3. 4 out of 5

    The other John

    In 1943, Justice Society fans were treated to three outings against super-villains and one wartime sermon. This volume collects them all. In "The Man Who Created Images", we're introduced to the Brain Wave, the man whose mind is so advanced that he can create realistic mental images. The individual members of the JSA are so caught up in trying to thwart this villain's plans that they all skip the regular meeting, prompting secretary Wonder Woman to embark on an unusual plan of her own. In the se In 1943, Justice Society fans were treated to three outings against super-villains and one wartime sermon. This volume collects them all. In "The Man Who Created Images", we're introduced to the Brain Wave, the man whose mind is so advanced that he can create realistic mental images. The individual members of the JSA are so caught up in trying to thwart this villain's plans that they all skip the regular meeting, prompting secretary Wonder Woman to embark on an unusual plan of her own. In the second tale collected, the JSA seeks to stop Nazi-sown discord between workers and employers, natives and immigrants, and people of different ethnic groups. In the third tale the Brain Wave is back and he tries to eliminate the JSA by shrinking them to doll size. They go on to show that there are a force to be reckoned with, even when only a few inches tall. The final tale pits the JSA against men who have been transformed into insect powered slaves by the King Bee. Overall, the stories aren't quite as good as those in some of the previous volumes. But you still have a rollicking sense of fun and adventure that seems to be the hallmark of the era.

  4. 5 out of 5

    Rich Meyer

    Fun volume of the All Star Comics Archives, though even golden age fans will probably be disappointed with most of the artwork. There are a few chapters of Sandman by Simon and Kirby, Spectre by Bernard Bailey, and Sheldon Moldoff does his usual great work on the Hawkman chapters, but most of these Justice Battalion tales are a bit lacking. Maybe it was the loss of the bullpen to the war effort or something, and I normally don't mind of the likes of Stan Aschmeier or Paul Reinman, but there's to Fun volume of the All Star Comics Archives, though even golden age fans will probably be disappointed with most of the artwork. There are a few chapters of Sandman by Simon and Kirby, Spectre by Bernard Bailey, and Sheldon Moldoff does his usual great work on the Hawkman chapters, but most of these Justice Battalion tales are a bit lacking. Maybe it was the loss of the bullpen to the war effort or something, and I normally don't mind of the likes of Stan Aschmeier or Paul Reinman, but there's too much of it here and I think it was done so quickly that it's really sub-par. The stories are great though, featuring the first two appearances of the Brain Wave.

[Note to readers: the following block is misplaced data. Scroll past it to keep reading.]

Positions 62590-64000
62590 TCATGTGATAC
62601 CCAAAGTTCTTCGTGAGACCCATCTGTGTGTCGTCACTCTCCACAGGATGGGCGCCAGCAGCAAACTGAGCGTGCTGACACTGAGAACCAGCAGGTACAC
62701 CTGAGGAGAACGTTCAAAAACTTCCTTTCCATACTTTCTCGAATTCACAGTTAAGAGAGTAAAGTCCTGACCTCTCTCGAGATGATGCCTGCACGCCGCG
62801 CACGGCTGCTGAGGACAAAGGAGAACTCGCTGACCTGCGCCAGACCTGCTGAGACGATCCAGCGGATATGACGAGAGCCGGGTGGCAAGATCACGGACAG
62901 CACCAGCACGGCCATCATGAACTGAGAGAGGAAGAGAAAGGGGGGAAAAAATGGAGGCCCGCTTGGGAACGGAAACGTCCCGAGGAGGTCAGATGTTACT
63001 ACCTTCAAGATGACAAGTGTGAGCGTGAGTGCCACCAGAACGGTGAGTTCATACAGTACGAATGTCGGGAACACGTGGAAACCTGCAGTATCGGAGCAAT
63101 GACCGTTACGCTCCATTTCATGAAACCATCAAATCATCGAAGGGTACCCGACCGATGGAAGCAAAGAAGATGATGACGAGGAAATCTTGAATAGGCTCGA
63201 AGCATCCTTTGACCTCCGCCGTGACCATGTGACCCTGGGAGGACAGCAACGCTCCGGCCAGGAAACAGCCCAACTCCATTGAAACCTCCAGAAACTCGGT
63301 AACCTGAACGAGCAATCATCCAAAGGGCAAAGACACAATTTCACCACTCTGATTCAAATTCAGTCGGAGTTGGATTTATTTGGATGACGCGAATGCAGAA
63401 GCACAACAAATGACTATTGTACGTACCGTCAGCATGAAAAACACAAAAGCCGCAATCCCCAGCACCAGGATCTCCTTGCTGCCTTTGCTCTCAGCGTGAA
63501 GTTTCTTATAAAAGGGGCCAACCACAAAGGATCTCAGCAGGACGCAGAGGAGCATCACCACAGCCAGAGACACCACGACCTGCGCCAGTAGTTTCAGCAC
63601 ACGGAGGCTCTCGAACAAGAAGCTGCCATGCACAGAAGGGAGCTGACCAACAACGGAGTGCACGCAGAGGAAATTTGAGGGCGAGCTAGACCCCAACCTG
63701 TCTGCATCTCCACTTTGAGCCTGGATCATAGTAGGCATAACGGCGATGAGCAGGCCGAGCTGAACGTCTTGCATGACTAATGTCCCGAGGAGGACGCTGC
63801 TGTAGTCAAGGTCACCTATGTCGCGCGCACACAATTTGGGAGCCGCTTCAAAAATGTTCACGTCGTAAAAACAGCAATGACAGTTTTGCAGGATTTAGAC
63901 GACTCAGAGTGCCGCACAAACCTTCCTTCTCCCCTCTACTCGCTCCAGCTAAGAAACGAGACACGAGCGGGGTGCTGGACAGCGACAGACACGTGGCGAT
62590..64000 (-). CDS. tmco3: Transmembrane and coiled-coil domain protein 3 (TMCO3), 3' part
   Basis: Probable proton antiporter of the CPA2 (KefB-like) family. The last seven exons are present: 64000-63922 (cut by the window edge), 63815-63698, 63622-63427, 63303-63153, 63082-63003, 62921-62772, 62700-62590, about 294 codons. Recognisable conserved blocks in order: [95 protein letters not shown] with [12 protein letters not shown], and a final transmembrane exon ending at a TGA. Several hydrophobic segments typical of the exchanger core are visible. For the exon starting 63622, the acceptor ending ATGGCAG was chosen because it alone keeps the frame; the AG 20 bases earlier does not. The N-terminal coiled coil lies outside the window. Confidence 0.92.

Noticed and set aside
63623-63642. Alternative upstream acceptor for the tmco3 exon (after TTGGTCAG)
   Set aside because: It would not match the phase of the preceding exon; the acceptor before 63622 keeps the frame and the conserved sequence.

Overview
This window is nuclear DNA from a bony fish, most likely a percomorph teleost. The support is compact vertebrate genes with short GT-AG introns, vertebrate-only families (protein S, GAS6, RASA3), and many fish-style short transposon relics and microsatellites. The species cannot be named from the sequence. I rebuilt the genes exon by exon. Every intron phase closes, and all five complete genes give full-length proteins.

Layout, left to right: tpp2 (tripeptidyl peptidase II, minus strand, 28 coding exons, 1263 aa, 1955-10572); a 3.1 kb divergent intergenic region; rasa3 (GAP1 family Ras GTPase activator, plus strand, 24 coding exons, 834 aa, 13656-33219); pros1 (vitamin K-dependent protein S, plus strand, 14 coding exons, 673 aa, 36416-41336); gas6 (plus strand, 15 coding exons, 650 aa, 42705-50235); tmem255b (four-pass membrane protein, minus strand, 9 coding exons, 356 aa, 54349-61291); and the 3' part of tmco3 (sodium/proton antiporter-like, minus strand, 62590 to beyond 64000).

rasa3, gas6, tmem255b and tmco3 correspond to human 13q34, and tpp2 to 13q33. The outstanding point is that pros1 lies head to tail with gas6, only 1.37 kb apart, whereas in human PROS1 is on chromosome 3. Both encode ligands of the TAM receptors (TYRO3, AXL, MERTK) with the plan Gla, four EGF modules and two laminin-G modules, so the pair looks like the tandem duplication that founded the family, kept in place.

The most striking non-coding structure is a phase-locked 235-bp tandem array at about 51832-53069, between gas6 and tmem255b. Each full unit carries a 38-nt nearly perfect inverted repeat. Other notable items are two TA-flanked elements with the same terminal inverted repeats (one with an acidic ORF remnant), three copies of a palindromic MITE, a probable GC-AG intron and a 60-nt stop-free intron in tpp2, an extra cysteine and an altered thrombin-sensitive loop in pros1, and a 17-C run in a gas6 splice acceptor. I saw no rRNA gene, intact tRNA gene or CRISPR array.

5. 4 out of 5

    Steven Heywood

    Golden Age fun stuff.

  6. 5 out of 5

    Jack Holt

  7. 5 out of 5

    Michael

  8. 4 out of 5

    Cameron

  9. 4 out of 5

    Michael

  10. 4 out of 5

    Michael

  11. 4 out of 5

    Damon Williams

  12. 4 out of 5

    Robert Stubbs

  13. 4 out of 5

    Wt

  14. 4 out of 5

    Doug

  15. 5 out of 5

    Ron McInnis

  16. 4 out of 5

    Karl Hickey

  17. 5 out of 5

    Ronald

  18. 5 out of 5

    Reyna

  19. 5 out of 5

    James Dotson

  20. 4 out of 5

    Richard Remigio

  21. 4 out of 5

    Mark

  22. 4 out of 5

    Ian

  23. 4 out of 5

    John Desmarais

  24. 4 out of 5

    John Webster

  25. 4 out of 5

    Joseph

    Features the first and second appearances of Brainwave.

  26. 4 out of 5

    David

  27. 5 out of 5

    Siddhant Nath

  28. 5 out of 5

    Steven

  29. 4 out of 5

    Sam Nerby

  30. 5 out of 5

    David